Ghosts of Chevy Chase Circle
"Ghosts of DC" recently featured three tales from Chevy Chase Circle's past.
The first tale is of a suicide on Aug. 29, 1905.
The Washington Post reported that William G. Zimmerman—a tailor residing at 912 8th St. SE, Washington, DC—shot himself through the head near Chevy Chase Circle, and died shortly afterward.
"About 11:45 o’clock Policemen Maher and Sullivan, of the Tennallytown substation, heard the sound of a pistol shot from the direction of the pavilion at the circle, and hastened to the [spot]," The Post reported, Ghosts of DC wrote.
The second tale is of a cricket match—between the Washington Cricket Club and the St. George Club of Baltimore—on June 16, 1907, in Chevy Chase Circle.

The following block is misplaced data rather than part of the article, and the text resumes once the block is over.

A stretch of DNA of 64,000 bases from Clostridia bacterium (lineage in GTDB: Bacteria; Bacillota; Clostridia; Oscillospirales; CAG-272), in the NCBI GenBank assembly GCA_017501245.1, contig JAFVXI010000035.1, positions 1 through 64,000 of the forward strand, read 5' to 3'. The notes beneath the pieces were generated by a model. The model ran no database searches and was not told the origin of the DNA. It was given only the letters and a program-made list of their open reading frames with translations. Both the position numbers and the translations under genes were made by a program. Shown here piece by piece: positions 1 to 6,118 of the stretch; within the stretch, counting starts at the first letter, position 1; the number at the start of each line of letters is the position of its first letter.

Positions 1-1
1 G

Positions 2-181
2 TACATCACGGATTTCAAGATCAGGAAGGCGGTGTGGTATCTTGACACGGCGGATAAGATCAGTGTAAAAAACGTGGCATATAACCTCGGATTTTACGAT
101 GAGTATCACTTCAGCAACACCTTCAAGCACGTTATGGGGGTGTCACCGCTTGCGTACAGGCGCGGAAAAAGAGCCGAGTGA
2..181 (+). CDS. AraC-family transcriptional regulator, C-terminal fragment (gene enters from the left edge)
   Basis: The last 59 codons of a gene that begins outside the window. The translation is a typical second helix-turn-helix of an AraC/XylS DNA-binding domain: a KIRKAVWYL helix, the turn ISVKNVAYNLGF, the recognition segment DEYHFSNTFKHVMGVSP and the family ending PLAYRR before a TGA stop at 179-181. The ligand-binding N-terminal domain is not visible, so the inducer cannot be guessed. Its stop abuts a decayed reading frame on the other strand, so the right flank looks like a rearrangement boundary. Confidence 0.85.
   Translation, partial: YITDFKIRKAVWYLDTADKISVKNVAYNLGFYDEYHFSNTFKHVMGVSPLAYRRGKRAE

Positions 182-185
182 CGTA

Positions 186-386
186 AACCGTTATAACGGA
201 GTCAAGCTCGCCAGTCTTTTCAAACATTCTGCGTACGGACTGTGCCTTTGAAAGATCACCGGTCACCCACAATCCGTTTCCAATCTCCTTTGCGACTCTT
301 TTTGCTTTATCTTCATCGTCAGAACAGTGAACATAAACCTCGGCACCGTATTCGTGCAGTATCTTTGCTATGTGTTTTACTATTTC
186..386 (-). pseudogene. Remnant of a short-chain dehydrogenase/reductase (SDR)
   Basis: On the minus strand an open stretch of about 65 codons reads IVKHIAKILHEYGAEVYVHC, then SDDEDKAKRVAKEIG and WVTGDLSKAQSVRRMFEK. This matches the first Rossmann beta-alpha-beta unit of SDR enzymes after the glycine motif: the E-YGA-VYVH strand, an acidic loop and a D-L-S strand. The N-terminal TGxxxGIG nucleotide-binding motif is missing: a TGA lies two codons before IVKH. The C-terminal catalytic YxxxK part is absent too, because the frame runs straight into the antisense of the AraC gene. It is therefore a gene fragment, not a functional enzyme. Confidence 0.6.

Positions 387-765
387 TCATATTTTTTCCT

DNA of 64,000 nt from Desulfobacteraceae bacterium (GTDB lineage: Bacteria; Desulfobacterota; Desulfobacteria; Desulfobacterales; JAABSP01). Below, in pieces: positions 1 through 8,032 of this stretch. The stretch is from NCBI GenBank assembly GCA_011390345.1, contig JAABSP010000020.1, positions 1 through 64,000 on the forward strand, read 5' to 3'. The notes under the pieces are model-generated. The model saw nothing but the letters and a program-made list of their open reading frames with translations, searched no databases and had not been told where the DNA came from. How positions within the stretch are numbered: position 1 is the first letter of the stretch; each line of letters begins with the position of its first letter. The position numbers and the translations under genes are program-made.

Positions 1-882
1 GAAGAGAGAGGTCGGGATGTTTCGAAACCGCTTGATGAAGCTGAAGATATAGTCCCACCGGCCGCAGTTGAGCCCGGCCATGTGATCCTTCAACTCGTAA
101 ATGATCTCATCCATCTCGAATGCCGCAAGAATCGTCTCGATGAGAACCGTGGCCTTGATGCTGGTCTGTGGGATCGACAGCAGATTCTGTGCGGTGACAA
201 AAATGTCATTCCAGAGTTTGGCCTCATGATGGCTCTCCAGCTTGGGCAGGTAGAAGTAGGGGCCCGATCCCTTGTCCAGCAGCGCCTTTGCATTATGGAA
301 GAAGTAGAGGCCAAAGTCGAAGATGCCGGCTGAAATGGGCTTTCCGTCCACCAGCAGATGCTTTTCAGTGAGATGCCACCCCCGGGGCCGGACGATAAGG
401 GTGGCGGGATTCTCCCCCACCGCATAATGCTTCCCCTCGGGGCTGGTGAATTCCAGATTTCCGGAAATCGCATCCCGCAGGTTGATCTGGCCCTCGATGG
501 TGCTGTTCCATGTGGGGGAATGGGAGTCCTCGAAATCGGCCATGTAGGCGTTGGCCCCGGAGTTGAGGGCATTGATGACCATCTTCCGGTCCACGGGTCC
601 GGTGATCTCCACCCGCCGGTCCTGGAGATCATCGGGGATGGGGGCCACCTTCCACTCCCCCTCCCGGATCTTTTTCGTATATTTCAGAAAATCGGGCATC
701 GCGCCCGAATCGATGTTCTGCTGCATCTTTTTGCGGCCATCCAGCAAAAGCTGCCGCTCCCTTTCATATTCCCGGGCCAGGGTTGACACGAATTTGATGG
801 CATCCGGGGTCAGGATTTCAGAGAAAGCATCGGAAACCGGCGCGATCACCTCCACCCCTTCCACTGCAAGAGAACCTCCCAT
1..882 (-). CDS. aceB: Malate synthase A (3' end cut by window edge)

"Way back in 1885, he single-handedly pitched the Washington Nationals (then affiliated with the Eastern Association) into the league championship. He pitched in 15 of the [team's] final 24 games, winning 14 of them, a remarkable feat. Bob Barr, Walter Johnson, Stephen Strasburg … the line of dominant Washington pitchers lives on," Ghosts of DC added.
And, on Sept. 19, 1896, at about 5:30 p.m., a tornado touched down in the Chevy Chase Circle area. It "did more damage in the five minutes than can be repaired in as many days," The Post reported, Ghosts of DC wrote.
Notably, "the storm did considerable damage to corn fields over which it passed. Outhouses were torn up and blown away, but no damage was done to the larger buildings," The Post reported.
Read more about the damage done by the tornado, as well as about the other two tales, on Ghosts of DC.
And, for a more recent tale from Chevy Chase Circle, read about the fatal and fiery crash that took place at the circle last March. The diseased tree that the stolen car hit was badly burned, and was recently removed.